Competitiveness is not an end in itself. It is only a sensible objective if it improves people's well-being in practice.
The Committee therefore recommends that an updated definition of competitiveness ("competitiveness 2.0") be used in future, taking into account "the ability of a country (region, location) to deliver the beyond-GDP goals for its citizens".
The EESC urges that future discussions refer not to "competitiveness boards" but to "boards for competitiveness, social cohesion and sustainability".
The EESC agrees with the Commission approach which allows Member States to design their national boards either by setting up new institutions or adapting the mandate of existing bodies, provided they are independent and their aim is not to interfere with the wage setting process.
In view of the need to avoid duplicating existing work and bodies, the EESC asks the Commission to carry out a full mapping exercise.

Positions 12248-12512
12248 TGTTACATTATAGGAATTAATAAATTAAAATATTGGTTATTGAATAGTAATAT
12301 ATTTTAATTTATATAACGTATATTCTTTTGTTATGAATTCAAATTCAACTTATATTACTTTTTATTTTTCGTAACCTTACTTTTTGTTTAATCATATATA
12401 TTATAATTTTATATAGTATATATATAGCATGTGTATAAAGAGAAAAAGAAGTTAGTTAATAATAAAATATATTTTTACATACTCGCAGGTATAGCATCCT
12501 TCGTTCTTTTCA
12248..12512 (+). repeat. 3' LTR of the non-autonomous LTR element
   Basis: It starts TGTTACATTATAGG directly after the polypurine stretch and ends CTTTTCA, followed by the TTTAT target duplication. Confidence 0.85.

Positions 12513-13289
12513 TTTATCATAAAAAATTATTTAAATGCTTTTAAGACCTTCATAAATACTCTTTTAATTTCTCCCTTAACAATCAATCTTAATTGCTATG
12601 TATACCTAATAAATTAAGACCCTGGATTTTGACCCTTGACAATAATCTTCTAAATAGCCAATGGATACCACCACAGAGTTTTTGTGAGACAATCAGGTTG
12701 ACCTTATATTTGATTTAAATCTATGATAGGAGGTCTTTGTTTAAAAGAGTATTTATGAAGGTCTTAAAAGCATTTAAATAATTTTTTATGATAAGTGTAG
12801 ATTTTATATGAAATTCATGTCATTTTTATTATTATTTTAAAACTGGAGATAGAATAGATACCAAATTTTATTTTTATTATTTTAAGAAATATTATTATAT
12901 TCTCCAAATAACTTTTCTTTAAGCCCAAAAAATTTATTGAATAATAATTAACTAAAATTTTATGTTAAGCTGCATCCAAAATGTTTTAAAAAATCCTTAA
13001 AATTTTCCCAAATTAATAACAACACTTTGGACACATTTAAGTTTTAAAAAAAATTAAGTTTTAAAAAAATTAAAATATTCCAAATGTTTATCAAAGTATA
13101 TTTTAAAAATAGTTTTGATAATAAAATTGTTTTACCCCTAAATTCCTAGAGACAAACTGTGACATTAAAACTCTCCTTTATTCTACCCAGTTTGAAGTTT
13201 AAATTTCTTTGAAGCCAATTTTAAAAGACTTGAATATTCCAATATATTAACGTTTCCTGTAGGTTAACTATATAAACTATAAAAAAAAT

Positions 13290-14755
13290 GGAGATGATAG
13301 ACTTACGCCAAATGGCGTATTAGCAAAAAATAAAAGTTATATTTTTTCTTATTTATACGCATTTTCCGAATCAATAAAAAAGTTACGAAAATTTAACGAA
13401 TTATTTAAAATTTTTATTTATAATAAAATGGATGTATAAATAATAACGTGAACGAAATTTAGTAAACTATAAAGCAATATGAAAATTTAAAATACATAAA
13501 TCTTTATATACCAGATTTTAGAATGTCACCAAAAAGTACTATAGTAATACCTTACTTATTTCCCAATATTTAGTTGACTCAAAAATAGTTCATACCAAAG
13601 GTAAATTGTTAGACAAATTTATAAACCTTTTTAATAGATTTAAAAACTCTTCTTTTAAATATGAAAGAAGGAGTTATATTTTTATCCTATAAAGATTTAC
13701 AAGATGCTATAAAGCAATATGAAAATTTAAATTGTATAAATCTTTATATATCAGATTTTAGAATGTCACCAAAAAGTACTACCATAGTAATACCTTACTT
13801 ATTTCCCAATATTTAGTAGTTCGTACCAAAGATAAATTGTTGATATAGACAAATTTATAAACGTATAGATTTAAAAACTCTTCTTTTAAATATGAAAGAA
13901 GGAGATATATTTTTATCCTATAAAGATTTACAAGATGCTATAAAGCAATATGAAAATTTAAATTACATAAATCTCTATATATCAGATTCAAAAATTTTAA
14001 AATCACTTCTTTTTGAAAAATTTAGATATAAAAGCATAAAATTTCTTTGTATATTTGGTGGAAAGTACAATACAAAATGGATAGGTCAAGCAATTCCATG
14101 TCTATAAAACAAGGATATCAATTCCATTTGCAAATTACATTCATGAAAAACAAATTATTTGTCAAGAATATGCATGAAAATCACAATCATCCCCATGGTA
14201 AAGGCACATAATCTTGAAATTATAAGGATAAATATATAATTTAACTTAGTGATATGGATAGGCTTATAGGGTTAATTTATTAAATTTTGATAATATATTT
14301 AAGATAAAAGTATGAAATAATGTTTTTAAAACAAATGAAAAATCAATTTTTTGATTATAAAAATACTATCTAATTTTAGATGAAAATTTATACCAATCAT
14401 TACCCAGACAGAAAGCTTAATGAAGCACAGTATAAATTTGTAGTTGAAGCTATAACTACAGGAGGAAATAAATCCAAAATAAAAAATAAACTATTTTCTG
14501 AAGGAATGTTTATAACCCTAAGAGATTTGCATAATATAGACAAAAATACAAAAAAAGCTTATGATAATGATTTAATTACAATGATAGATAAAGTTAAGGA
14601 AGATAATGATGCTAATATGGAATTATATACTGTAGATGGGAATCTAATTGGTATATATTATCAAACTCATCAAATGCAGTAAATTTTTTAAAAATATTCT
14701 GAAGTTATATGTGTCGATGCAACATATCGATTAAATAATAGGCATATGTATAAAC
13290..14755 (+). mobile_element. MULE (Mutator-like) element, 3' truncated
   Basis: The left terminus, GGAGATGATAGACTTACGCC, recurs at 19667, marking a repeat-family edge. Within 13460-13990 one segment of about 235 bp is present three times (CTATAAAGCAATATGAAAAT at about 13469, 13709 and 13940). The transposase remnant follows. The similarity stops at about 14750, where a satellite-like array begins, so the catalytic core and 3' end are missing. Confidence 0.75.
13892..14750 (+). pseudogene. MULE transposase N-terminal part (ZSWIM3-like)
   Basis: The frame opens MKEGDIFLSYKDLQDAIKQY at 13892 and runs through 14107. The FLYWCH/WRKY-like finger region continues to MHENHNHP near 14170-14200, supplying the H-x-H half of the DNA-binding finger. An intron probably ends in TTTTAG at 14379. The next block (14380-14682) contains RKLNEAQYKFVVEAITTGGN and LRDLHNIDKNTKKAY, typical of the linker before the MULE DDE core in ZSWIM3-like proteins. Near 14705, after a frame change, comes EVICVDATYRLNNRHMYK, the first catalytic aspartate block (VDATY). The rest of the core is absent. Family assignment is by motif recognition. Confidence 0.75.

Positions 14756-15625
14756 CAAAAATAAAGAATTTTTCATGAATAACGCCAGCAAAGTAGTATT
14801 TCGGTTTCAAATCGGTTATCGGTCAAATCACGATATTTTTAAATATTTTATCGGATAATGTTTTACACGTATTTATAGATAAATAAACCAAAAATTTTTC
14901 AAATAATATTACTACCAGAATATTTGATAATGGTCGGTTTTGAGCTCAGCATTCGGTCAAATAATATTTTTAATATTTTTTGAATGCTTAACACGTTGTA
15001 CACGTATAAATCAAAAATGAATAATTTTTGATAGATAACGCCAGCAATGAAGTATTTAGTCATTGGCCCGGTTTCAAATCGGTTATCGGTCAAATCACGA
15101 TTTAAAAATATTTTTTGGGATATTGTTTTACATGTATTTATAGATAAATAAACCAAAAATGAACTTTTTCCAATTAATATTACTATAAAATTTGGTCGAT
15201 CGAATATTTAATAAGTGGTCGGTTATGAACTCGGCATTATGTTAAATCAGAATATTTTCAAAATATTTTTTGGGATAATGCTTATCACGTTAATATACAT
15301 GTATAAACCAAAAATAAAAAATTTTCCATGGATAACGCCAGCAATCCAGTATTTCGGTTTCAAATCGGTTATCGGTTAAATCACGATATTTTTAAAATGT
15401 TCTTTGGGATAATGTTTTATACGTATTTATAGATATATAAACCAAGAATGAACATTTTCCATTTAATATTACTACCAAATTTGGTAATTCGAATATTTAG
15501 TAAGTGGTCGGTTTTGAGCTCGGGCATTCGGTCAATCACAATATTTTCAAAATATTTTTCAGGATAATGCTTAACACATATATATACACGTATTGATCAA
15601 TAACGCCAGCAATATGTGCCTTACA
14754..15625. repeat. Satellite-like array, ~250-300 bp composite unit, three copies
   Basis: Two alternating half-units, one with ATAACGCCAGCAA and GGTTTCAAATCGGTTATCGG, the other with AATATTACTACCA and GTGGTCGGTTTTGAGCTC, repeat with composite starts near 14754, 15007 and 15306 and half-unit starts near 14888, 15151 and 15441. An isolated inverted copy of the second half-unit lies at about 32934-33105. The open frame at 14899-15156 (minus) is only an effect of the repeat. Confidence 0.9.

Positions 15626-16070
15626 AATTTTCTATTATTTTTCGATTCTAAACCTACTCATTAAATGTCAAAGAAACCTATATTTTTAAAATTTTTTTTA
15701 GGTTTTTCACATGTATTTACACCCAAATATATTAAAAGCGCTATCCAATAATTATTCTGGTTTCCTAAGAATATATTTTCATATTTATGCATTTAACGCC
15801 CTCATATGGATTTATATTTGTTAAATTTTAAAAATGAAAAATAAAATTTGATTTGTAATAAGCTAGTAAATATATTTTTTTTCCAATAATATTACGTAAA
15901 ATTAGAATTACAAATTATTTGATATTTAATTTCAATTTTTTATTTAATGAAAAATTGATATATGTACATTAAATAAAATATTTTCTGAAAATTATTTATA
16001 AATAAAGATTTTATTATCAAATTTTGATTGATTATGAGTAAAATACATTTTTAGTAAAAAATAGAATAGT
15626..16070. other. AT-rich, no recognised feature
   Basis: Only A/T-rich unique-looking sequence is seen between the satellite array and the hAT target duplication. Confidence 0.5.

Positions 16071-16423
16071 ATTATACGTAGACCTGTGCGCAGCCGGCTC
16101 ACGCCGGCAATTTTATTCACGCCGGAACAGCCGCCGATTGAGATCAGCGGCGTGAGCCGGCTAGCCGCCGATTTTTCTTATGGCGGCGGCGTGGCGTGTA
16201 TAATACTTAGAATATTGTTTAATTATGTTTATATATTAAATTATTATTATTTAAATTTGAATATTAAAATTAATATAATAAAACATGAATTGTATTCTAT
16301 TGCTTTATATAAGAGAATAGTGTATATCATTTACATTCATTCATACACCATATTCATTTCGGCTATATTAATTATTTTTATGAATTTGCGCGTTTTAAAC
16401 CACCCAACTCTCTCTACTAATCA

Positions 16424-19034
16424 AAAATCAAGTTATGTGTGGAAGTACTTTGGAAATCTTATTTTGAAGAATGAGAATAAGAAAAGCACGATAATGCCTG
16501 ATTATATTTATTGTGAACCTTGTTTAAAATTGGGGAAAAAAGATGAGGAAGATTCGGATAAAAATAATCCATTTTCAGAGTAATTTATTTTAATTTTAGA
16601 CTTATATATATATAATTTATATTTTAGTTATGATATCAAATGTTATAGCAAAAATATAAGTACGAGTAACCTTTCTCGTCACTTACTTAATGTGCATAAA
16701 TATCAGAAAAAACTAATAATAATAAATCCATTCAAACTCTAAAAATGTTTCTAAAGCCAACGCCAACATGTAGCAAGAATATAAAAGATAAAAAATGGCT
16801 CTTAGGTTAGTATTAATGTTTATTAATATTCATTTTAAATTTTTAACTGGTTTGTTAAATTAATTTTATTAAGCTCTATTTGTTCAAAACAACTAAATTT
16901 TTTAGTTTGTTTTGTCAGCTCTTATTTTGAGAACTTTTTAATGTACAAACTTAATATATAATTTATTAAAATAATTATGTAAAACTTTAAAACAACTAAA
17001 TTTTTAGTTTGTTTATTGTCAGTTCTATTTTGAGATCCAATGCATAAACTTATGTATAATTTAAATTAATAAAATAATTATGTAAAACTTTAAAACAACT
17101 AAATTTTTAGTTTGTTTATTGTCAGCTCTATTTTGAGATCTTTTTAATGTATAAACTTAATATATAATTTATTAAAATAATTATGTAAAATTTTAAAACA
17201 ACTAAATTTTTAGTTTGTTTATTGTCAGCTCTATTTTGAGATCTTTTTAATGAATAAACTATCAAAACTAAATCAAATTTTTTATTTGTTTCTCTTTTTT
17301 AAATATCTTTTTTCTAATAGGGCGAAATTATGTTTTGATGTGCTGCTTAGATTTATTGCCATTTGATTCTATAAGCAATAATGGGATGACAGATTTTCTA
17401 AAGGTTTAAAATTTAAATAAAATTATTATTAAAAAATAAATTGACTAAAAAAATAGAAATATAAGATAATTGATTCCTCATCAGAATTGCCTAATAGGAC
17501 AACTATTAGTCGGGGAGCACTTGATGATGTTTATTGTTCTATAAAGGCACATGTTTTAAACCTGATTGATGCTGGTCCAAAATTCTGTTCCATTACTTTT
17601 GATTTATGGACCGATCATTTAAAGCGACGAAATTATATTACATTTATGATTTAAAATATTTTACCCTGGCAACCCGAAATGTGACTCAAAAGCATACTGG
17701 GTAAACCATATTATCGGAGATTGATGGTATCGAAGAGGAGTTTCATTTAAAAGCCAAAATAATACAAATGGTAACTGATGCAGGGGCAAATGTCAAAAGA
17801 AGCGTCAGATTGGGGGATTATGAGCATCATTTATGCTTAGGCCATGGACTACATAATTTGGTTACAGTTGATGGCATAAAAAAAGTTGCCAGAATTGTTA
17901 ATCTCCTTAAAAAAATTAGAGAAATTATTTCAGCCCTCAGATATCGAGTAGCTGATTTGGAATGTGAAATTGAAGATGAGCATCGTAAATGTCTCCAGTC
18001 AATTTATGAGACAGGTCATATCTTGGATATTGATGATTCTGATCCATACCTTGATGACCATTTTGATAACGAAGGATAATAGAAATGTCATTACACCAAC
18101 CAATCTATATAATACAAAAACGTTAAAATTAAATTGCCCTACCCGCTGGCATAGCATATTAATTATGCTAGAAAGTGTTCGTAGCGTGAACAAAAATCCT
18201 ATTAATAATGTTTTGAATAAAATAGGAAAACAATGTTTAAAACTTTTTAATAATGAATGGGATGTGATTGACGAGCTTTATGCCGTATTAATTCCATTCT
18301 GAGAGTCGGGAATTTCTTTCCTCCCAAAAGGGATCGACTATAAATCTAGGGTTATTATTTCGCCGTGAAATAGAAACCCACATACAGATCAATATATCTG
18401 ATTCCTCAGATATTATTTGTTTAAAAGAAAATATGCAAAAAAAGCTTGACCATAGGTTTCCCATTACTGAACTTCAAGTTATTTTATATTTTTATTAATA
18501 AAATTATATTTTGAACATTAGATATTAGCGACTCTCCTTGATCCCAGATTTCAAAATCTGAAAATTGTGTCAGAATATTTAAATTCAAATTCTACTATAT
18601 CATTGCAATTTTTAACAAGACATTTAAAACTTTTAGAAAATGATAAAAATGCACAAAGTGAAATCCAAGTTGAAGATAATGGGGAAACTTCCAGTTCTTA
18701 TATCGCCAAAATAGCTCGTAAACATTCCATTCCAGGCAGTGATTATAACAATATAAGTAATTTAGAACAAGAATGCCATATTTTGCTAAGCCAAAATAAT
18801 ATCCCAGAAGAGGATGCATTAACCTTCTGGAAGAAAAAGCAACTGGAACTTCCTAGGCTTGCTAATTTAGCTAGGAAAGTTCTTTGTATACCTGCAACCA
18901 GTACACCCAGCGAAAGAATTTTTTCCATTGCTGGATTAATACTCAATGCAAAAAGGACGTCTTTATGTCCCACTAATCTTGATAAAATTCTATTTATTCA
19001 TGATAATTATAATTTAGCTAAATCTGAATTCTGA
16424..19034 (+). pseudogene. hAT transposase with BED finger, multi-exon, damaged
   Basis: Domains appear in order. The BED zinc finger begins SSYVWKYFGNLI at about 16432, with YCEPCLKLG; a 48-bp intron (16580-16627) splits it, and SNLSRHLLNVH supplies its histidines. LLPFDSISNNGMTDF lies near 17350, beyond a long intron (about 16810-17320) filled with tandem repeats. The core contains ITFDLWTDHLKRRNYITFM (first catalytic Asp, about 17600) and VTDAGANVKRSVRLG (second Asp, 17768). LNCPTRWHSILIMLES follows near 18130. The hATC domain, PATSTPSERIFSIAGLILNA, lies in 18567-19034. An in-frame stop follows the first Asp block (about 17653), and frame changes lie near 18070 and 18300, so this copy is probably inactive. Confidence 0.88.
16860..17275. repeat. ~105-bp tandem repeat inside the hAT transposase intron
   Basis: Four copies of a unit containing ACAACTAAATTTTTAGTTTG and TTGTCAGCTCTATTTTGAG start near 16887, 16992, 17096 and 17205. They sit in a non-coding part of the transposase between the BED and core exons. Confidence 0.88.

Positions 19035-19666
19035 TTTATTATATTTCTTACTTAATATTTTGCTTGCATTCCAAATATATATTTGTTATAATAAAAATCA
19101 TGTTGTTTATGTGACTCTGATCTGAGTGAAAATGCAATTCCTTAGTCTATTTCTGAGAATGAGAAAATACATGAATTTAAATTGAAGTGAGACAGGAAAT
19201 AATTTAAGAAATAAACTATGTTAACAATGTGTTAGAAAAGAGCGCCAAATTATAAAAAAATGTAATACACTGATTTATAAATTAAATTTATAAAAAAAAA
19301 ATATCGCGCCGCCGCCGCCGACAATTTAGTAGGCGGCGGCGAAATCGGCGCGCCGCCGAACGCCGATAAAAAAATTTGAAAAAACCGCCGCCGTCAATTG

The EESC asks the Commission to present concrete proposals on how the following necessary requirements can be safeguarded in case these boards are established:
accountability, legitimacy and transparency;
representation of balanced unbiased expertise;
non-binding character of proposals of the board;
inclusion of the dual role of wages, both as a cost factor and as the main determinant of domestic demand.
The EESC already put forward specific proposals for deepening EMU before the latest Commission package – proposals which should be implemented. The Committee also shares the Commission's view that closer coordination of national economic policies is essential in order to remove existing imbalances and make it less likely that imbalances will occur in future.
Competing national strategies are not needed, but rather a common European strategy. It is of crucial importance here to expand macroeconomic dialogue and introduce it for the euro area.
At national level, the role of the social partners must be strengthened and systems of macroeconomic dialogue developed or consolidated.